First, there was containment—and then there was dual containment. George F. Kennan is credited with the design of containment to limit the geopolitical reach of the Soviet Union. Unfortunately, too many U.S. leaders and strategists also used the idea of containment to support a moral crusade on behalf of the so-called free world. President Joe Biden, for example, has unwisely divided the world into authoritarianism and democracy. This kind of universalism rarely, if ever, succeeds in fashioning an effective alliance.
Dual containment is more problematic than any single-minded concept of containment. The Truman administration briefly found itself in a policy of dual containment in the late 1940s and early 1950s, when it endeavored to stop any Soviet domination of the European theatre and then risked extending the Korean War into China. The Chairman of the Joint Chiefs of Staff at the time, General Omar Bradley, called it the “wrong war, at the wrong place, in the wrong time, and with the wrong enemy.” President Dwight D. Eisenhower became the first president to renounce the objective of victory in a war, which a series of U.S. presidents should have proclaimed much sooner in America’s losing ventures in Vietnam, Iraq, and Afghanistan.
The Clinton administration practiced dual containment on a smaller scale in the Persian Gulf in the 1990s with similarly unsuccessful results. A member of Clinton’s National Security Council, Martin Indyk, officially announced the policy in 1994 to contain both Iran and Iraq, and to make sure Tehran and Baghdad could not interfere with the region’s oil supply or President Bill Clinton’s pursuit of Israeli-Palestinian negotiations. Eventually, President George W. Bush pursued “aggressive containment” against Iran and Iraq, which failed. The fact that Iran is the most influential actor in Iraq speaks to the U.S. failure. Our prolonged military involvement in the Persian Gulf testifies to this failure as well. After all, what happened to the “pivot” from the Middle East to the Indo-Pacific that the Obama administration declared in 2011?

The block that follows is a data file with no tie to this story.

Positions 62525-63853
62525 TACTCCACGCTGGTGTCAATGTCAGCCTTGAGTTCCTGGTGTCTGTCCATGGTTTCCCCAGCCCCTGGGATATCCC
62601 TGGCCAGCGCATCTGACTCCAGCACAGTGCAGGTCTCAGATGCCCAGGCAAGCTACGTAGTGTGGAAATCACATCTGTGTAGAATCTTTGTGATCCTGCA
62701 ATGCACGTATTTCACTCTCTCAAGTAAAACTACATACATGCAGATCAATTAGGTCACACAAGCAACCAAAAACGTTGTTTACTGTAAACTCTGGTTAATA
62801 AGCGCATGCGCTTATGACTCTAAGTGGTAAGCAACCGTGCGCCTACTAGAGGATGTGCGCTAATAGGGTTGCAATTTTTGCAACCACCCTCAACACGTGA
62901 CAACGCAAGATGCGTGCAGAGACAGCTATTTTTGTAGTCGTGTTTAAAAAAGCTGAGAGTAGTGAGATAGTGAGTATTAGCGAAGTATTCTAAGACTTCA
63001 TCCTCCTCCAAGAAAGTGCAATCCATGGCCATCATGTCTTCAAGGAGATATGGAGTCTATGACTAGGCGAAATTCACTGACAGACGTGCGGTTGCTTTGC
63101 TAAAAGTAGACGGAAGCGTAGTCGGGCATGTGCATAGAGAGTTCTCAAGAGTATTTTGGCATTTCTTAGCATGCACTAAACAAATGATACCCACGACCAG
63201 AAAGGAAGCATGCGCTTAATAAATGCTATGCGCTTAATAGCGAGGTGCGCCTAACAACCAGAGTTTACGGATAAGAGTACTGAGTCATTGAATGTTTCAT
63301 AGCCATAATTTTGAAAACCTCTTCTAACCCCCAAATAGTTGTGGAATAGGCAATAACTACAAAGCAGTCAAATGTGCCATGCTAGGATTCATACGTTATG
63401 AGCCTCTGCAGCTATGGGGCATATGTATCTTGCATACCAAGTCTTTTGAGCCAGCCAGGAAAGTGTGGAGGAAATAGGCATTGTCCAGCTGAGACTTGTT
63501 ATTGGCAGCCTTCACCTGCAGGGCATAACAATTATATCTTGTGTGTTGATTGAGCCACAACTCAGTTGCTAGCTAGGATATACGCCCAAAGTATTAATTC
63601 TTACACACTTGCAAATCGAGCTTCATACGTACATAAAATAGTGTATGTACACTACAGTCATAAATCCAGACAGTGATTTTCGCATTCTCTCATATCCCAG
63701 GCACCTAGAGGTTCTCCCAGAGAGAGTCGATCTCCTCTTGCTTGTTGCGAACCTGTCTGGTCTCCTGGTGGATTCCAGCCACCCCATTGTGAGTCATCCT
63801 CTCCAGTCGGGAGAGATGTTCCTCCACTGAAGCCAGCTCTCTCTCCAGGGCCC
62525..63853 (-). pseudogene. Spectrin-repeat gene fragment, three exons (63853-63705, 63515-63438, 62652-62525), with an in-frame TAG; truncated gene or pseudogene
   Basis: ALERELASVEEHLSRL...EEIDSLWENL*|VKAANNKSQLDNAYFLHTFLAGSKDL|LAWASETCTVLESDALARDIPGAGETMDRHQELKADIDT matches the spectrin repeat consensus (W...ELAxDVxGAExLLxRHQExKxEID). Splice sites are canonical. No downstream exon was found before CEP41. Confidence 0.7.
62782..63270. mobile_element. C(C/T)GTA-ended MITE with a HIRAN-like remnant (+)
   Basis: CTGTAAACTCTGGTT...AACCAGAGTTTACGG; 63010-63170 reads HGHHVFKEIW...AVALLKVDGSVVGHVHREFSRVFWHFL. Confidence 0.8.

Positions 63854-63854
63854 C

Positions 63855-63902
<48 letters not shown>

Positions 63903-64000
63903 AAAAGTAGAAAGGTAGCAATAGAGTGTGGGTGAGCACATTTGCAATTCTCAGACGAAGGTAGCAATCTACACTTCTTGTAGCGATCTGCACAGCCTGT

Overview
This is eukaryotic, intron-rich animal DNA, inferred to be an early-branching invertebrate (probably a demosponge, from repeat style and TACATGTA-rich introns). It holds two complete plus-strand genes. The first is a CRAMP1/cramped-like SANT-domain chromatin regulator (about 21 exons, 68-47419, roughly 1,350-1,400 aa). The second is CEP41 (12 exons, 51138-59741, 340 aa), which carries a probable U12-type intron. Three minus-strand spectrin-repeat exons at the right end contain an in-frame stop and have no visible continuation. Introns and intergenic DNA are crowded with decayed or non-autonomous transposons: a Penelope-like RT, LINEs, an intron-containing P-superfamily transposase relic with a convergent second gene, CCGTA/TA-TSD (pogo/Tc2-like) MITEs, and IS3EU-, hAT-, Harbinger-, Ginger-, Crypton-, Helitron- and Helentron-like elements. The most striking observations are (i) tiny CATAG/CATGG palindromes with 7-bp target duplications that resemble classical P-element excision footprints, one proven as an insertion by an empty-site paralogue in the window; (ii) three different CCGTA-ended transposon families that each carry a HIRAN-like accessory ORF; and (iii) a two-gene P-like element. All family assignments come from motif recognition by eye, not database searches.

Unfortunately, President Biden has revived the idea of dual containment, this time against Russia and China, which have formed the closest and most cooperative bilateral relationship that has ever existed between these erstwhile adversaries. President Richard Nixon and Secretary of State Henry Kissinger understood the art of power-balancing with Moscow and Beijing and, as a result, advanced U.S. interests with both nations. The Biden team has shown no interest in using diplomacy with either Moscow or Beijing, and has been hemmed in by a bipartisan consensus for huge increases in military spending, particularly for unnecessary strategic modernization. As a result, the importance of arms control and disarmament has faded from America’s international agenda, particularly in the wake of the retreat from arms control by Presidents George W. Bush and Donald Trump.